Preferred employment Type: More than two-thirds of agro-processing enthusiasts aim for self-employment, driven by family farming backgrounds. However, opportunities for agro-processing entrepreneurship are limited due to a lack of export knowledge and inadequate training in entrepreneurship skills. To address this, efforts should focus on educating and guiding youth in export industry practices, fostering economic growth in the agro-processing sector.

Willingness To Have Training

In the targeted regions, most youths are interested in training programs, particularly in agro-processing. However, about 75% of them lack access to such training. Institutionalized agro-processing training opportunities are low where TSPs give training in very few selective trades such as Food preparation, Food safety & hygiene etc. While training like HACCP, Lean Six Sigma, Quality Control, Packaging, Machine operation are given by employers themselves through on-the-job training.

In a survey across six districts, over 90% of youths express interest in training, except in Gazipur, where more than a third are not interested. Barriers include the lack of quality training centers in Gazipur and Satkhira, necessitating long travel distances. Key barriers identified by youths include:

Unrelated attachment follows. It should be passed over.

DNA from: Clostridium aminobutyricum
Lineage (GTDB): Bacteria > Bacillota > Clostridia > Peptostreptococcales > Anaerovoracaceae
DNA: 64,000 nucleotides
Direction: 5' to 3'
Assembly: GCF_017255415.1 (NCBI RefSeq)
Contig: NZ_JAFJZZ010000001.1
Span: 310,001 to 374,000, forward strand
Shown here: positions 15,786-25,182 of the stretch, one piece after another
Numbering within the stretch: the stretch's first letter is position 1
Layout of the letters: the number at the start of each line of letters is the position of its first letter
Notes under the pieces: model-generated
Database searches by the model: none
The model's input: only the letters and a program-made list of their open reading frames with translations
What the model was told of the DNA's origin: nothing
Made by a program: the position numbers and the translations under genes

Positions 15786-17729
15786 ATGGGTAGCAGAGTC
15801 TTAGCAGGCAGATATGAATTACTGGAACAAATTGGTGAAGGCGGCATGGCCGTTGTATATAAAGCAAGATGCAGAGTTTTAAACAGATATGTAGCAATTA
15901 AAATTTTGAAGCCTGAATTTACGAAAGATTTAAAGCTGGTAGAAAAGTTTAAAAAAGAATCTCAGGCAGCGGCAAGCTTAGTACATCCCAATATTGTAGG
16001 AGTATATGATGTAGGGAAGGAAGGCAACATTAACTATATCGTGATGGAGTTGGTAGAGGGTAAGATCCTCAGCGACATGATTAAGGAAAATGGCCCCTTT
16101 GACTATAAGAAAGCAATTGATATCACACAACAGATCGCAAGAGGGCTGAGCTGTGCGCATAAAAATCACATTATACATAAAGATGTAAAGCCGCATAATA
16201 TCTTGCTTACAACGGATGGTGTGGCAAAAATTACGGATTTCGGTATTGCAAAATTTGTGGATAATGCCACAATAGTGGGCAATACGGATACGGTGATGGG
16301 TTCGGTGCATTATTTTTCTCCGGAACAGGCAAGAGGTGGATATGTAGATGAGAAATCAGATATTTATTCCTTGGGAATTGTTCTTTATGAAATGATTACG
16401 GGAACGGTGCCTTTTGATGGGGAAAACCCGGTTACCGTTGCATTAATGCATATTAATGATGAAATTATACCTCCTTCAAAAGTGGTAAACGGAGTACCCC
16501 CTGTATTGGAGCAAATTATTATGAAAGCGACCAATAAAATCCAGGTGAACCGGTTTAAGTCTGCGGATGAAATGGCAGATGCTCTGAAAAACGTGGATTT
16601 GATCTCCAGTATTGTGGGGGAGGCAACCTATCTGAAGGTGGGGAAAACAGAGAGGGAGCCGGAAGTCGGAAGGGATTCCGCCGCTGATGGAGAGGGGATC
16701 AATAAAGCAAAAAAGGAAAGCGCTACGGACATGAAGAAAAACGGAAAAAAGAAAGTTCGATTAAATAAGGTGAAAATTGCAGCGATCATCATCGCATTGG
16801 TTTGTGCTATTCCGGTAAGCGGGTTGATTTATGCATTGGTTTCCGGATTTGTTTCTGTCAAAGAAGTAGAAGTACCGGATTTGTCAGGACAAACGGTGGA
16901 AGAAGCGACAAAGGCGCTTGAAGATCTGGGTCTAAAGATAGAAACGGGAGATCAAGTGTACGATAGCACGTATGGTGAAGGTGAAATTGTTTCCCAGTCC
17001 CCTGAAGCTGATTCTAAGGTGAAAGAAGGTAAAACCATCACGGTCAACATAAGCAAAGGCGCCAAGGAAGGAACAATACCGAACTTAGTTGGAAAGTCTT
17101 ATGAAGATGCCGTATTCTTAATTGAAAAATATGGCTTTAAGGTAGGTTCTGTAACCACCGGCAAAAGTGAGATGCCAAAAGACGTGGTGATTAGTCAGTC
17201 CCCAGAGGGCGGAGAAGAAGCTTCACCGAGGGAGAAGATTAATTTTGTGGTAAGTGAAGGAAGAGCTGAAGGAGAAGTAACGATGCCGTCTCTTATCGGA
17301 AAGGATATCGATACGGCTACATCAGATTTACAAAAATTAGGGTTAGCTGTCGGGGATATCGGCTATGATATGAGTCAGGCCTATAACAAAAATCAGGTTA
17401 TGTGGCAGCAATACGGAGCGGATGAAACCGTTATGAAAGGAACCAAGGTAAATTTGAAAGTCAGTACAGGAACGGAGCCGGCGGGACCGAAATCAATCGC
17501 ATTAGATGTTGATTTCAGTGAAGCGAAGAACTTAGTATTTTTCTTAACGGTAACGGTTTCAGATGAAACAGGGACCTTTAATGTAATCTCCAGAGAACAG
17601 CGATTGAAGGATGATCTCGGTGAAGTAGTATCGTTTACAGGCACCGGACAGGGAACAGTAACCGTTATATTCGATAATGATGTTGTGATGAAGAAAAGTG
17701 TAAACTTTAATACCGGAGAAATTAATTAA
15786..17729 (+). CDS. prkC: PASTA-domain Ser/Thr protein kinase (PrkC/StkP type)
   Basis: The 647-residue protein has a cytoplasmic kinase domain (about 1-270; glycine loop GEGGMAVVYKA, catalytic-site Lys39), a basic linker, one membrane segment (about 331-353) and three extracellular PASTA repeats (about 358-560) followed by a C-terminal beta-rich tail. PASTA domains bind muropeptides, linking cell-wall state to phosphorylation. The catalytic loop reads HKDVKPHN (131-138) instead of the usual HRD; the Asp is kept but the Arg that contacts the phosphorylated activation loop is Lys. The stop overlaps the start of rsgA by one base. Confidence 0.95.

1. Lack of job placement services at training centers, leading to doubts about the value of certifications.
  2. Limited availability of reputable training centers in peri-urban areas, prompting a need for residential facilities in urban centers.
  3. Financial constraints prevent students from investing in training, leading to a demand for subsidized or free training
Willingness to Pay 

Less than half of the youth respondents who showed interest in the agro processing sector are willing to pay for any training. Potential reasons can be the interested youth usually come from the lower income group from peri urban areas. This group of individuals tends to possess limited knowledge about different career paths, which can lead to a lack of understanding regarding the potential returns on investment. In particular, they may struggle to determine how much to spend on education and training and how much benefit they can expect to receive. 

Quality & Usefulness of The Training  

Training Modality: Over half of the interested youths in the agro-processing sector prefer a mixed approach to training. However, field observations suggest that online training may not be as effective in this sector, primarily because it is factory-oriented and requires hands-on experience with equipment. Nevertheless, certain aspects like quality checks, food hygiene, and manufacturing protocols can be effectively learned through online training.